They also have new soundstages at CBS Studios Mississauga that are set aside for Star Trek (according to media statements by Secret Hideout last year), as well as soundstages with standing sets at Pinewood Studios Toronto that (owned by BellMedia and the City of Toronto).
Ontario may have provided flexibility timing when film and television production was halted for lockdown, but as of last Friday Toronto is in stage 3 reopening which allows production with safety protocols.
Toronto may be in stage 3, but the border is still closed. I would think a lot of the crews are Canadian but surely many are American and would need to cross the border. And of course so is the cast. Unless this all qualifies as essential services, but that would be stretching it… Maybe I’m missing something?
Just saw your answer to me below on this topic TG47, thanks!
No California, no Sir Patrick. He said in the season 1 publicity that filming in LA County was a prerequisite for him.
Much to the chagrin of the studio trying to negotiate tax credits.
CBS Studios: “Give us the tax credit we want for Picard, or we’ll take our production to Canada.”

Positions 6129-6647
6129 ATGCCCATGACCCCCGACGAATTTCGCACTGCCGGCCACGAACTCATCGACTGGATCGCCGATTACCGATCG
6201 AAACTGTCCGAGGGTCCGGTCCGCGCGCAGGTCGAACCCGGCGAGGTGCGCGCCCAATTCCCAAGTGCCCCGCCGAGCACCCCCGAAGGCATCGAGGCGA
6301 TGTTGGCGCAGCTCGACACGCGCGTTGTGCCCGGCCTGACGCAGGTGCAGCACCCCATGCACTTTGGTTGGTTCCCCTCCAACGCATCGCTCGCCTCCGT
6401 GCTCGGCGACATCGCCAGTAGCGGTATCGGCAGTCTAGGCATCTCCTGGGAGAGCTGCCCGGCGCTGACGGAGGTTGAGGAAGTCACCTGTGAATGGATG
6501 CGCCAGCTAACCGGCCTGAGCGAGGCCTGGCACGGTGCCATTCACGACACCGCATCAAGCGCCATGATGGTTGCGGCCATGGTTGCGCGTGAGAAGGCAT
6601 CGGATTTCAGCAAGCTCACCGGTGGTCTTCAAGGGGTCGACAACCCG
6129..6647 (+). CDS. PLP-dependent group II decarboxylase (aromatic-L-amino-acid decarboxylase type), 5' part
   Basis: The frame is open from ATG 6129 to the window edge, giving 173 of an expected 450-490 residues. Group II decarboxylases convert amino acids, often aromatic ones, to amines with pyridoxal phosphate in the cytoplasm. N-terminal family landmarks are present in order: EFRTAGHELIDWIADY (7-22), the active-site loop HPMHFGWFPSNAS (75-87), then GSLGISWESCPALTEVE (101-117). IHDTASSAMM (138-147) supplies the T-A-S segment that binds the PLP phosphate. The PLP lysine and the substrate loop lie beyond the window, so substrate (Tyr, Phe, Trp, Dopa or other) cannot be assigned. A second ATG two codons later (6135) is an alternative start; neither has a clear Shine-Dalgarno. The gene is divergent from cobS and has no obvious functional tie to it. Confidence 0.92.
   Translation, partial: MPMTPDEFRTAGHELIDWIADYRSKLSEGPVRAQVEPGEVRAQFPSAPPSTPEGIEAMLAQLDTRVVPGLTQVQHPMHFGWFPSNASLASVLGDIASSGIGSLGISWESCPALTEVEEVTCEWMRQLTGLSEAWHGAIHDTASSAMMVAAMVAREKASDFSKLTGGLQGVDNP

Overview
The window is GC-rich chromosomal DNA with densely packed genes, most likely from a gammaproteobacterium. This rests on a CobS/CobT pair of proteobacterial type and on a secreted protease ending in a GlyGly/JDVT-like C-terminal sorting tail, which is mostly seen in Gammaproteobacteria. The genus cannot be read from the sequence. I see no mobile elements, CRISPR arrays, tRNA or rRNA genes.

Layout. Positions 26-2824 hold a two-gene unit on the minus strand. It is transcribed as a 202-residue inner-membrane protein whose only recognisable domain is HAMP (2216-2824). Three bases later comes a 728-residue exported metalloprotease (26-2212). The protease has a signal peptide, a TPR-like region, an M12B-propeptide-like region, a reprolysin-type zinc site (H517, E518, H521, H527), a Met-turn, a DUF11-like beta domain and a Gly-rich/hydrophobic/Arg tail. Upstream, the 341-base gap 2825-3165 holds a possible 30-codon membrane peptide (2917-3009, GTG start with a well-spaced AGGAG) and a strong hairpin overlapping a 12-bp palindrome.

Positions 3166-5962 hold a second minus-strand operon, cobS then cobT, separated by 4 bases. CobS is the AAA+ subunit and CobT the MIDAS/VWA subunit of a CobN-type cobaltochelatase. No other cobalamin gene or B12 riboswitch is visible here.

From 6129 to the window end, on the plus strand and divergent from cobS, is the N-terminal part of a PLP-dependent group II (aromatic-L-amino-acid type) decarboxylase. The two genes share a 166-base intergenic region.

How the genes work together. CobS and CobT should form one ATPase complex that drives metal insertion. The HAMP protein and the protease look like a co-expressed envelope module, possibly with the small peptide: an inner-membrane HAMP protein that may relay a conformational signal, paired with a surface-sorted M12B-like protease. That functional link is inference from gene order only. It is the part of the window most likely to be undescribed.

California: “Uh, your titular star just said in the Hollywood Reporter he’d never film outside California, so we’re calling your bluff!”
Development of Deep Space Nine started while Roddenberry was still alive but the show only debuted in 1993. So it’s not unusual to take years to develop a new show. The turnaround is usually faster for later seasons.
It’s not really a fair comparison. Forty years ago network television rarely wandered from the sound studio, sets were cheap, SFX was almost inexistent, and the studio had a lot more latitude to abuse the on screen talent. Today’s streaming franchises are like mini movies now, and it takes (a lot) more time to produce something with the attention to detail that a high def audience demands.